Who doesn’t love a day trip where you can visit both authentic Maine covered bridges and waterfalls too? The best way to discover Maine in the fall is on this little 5-6 hour day trip which will take you to two covered bridges and two waterfalls. After your delicious Maine comfort breakfast at the Wolf Cove Inn, a bed and breakfast in Maine, hit the road and enjoy not only the bridges and falls, but the beautiful Maine countryside as well.
Covered Bridges and Waterfalls Tour
Covered bridges and waterfalls just kind of go together, don’t you think? This 3/4th day trip will take you to visit two authentic wooden bridges and two beautiful waterfalls, all located in the southwestern part of Maine. Along the way and back, beautiful, rustic landscape seems to appear around just about every corner. So make sure you have your camera ready at all times.
The first stop of the day is at Snow Falls in West Paris Maine. At a rest area right off of route 26, you’ll easily access the falls just steps from the parking area.
Snow Falls features a 30-foot deep gorge cut in the granite by the Little Androscoggin River. Use the foot bridge to cross the gorge and get views from many vantage points. Continue on the path to access additional cascades. That said, the cascades at the foot bridge provide the most dramatic views as the water plunges 30 feet into a deep, dark pool.
Ample fencing around the steepest cliffs keeps you from plunging to an untimely death in the gorge. In addition, the rest area also features picnic tables and basic facilities.
Check out Maine History News for some interesting background on the falls.
Direction To Snow Falls
Depart Wolf Cove Inn and take a left onto route 11 north. Follow for 1.2 miles to the traffic light at the intersection with route 26. Take a left onto route 26 and follow for 18.4 miles through Oxford, Norway, some twists and turns in South Paris to West Paris. As you approach the 18.4 mile point, you’ll come upon a leftward curve in the road. Keep your eyes open for the Snow Falls rest area on your left. It comes up quickly and you can blow right past it. Trust me. I know.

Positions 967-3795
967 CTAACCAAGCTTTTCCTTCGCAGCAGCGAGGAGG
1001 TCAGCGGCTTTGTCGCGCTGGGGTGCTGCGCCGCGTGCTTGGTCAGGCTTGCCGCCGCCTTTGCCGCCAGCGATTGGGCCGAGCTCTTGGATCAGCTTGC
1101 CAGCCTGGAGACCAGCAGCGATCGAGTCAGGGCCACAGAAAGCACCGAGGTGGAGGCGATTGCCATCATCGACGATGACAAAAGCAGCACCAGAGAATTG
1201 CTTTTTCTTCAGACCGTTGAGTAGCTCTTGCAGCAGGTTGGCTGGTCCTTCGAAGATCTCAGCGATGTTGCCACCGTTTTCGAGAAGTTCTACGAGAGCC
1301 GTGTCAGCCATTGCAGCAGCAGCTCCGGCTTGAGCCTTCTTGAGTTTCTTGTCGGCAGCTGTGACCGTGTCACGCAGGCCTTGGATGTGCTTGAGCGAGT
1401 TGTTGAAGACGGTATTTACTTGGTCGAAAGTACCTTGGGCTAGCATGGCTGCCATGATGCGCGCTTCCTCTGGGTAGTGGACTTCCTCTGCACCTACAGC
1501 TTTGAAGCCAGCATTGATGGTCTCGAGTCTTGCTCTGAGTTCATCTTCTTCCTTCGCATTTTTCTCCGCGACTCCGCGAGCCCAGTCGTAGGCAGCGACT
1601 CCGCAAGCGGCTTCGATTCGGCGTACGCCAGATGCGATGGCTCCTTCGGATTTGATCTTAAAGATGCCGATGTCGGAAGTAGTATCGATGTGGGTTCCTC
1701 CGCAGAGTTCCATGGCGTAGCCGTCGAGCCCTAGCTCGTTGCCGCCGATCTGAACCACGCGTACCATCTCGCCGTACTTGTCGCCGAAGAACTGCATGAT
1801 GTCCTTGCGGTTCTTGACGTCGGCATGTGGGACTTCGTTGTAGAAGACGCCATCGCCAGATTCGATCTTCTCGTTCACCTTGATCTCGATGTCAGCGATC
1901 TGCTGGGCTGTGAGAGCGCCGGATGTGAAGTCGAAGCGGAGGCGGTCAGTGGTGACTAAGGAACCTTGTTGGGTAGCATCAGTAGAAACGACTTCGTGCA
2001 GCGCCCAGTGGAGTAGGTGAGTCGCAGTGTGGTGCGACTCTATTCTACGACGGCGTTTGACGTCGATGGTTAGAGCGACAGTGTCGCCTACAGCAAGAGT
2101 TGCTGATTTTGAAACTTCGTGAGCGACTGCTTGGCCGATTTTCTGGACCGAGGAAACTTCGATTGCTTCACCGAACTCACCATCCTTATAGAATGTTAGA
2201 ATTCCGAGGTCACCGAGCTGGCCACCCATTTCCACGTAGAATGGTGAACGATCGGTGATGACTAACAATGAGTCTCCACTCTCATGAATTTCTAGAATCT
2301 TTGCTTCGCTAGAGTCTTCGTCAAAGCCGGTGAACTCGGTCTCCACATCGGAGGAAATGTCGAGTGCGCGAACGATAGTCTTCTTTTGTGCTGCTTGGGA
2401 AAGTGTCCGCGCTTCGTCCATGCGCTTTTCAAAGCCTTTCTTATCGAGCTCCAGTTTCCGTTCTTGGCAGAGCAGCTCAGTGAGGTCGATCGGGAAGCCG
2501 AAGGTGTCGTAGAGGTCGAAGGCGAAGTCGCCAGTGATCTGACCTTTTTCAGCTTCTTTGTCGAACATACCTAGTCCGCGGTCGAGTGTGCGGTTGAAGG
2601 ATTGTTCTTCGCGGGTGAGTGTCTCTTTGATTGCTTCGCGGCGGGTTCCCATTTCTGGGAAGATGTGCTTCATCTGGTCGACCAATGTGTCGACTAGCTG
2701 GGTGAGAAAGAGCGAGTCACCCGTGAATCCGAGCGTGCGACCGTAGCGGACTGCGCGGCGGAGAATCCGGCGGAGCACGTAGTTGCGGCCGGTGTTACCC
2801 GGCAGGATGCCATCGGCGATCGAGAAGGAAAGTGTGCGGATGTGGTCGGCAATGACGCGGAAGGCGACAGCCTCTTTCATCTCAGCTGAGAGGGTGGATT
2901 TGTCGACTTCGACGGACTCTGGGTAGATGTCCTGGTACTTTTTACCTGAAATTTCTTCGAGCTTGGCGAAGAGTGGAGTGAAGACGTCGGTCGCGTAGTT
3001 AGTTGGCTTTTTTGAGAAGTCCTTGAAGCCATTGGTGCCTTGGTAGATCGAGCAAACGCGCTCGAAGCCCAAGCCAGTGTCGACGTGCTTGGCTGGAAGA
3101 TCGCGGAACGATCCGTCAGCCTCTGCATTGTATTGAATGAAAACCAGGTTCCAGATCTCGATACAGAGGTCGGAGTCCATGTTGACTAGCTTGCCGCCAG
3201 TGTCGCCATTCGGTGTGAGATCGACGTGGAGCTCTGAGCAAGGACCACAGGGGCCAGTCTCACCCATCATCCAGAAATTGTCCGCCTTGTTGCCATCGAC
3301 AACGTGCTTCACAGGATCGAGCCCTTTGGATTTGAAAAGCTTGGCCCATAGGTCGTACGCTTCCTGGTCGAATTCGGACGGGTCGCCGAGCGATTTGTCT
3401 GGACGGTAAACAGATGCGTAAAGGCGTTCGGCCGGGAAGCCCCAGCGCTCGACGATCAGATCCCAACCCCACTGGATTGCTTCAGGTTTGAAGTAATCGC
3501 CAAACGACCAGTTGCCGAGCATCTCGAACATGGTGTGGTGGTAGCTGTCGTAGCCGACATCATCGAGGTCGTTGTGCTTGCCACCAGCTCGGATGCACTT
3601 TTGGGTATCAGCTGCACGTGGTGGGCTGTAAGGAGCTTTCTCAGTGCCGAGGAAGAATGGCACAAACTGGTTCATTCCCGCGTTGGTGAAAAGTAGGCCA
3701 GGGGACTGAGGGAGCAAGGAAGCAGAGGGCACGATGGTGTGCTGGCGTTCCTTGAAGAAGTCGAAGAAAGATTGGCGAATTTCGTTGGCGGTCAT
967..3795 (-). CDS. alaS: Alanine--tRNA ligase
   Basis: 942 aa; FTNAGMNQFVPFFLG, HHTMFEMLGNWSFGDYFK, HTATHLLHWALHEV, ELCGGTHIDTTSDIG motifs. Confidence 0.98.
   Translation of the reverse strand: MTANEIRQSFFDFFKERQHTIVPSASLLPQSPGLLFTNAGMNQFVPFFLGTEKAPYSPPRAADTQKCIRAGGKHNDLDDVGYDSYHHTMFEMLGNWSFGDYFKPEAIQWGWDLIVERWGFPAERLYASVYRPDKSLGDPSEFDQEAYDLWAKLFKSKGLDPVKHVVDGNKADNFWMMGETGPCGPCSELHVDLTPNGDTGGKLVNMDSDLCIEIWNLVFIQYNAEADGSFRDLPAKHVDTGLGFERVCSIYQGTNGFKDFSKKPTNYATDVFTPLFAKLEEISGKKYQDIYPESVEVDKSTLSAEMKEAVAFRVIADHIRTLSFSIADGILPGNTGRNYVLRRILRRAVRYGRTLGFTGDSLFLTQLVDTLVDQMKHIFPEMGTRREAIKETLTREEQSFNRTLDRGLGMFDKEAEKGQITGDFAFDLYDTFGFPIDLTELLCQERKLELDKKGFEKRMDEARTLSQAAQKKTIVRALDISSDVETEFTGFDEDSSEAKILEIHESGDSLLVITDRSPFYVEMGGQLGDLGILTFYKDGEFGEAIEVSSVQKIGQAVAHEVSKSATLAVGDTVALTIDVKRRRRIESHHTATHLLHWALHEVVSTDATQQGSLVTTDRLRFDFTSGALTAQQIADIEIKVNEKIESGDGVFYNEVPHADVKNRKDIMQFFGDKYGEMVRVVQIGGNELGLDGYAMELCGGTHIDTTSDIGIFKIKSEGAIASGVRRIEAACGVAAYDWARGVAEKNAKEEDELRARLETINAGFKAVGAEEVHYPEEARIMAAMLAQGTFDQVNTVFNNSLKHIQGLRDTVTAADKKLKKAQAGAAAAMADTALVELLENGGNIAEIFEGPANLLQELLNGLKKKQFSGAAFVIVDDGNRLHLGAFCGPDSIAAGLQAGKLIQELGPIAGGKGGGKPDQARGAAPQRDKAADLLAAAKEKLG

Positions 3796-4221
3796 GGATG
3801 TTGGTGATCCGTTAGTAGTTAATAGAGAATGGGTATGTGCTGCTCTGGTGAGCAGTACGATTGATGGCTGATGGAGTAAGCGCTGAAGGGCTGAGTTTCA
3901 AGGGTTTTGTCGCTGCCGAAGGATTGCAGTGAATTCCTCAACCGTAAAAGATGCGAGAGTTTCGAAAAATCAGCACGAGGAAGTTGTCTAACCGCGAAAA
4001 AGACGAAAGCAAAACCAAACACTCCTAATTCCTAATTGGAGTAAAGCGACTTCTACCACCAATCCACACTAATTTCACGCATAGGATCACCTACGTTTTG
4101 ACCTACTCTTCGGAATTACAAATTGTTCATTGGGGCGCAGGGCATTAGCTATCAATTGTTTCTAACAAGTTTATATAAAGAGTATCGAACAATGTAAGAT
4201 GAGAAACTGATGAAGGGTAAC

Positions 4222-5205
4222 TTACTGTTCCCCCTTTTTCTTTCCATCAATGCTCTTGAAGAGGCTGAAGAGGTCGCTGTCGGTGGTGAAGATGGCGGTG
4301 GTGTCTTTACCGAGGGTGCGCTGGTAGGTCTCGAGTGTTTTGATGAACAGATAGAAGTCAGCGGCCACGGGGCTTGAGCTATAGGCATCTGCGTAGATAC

Sunday River Covered Bridge
Hop back in the car and head to the Sunday River Covered Bridge in Newry Maine. It’s only a mile or so off the access road to the Sunday River Ski Resort, one of the premier ski resorts in Maine.
An 87 foot Paddleford Truss bridge, it also goes by the name “The Artist Bridge.” It’s reputed to be the most photographed and painted bridge in all of Maine. Built in 1872, the bridge handled traffic until 1958 when a new bridge just south picked up the load. These days, the bridge just supports the foot traffic of those aforementioned photographers and painters. Fall in Maine is the perfect time to take photos of this charming bridge.
For those interested in old graveyards, you’ll find the Foster Cemetery nearby the bridge. The oldest headstone I found? 1831.
Directions To Sunday River Bridge
Departing Snow Falls Rest Area, take a left back onto route 26 and follow for approximately 17 miles, then take a right onto Parkway Road in Bethel. Follow for 0.4 miles and then take a right onto route 2 east. Take 2 east for 2.5 miles and then take a left onto Sunday River Road. Follow the road and signage for the bridge for 3.7 miles. The bridge is on your left.
Screw Auger Falls
Next you’ll visit Screw Auger Falls within Grafton Notch State Park in Grafton Township Maine. It’s a short 20 minute or so drive from the Sunday River Bridge. The ride takes you through the beautiful Maine countryside and Grafton Notch. Again, be sure to have your camera ready.
12,000 years ago, a glacier blocked the north end of Grafton Notch, forcing all the melting snowpack and glacier water to flow out the south end of the park. The Bear River swelled and through the carriage of ice, sand and rock down the river the gorge formed. Today, the Bear River continues to run through the gorge and creates the Screw Auger Falls.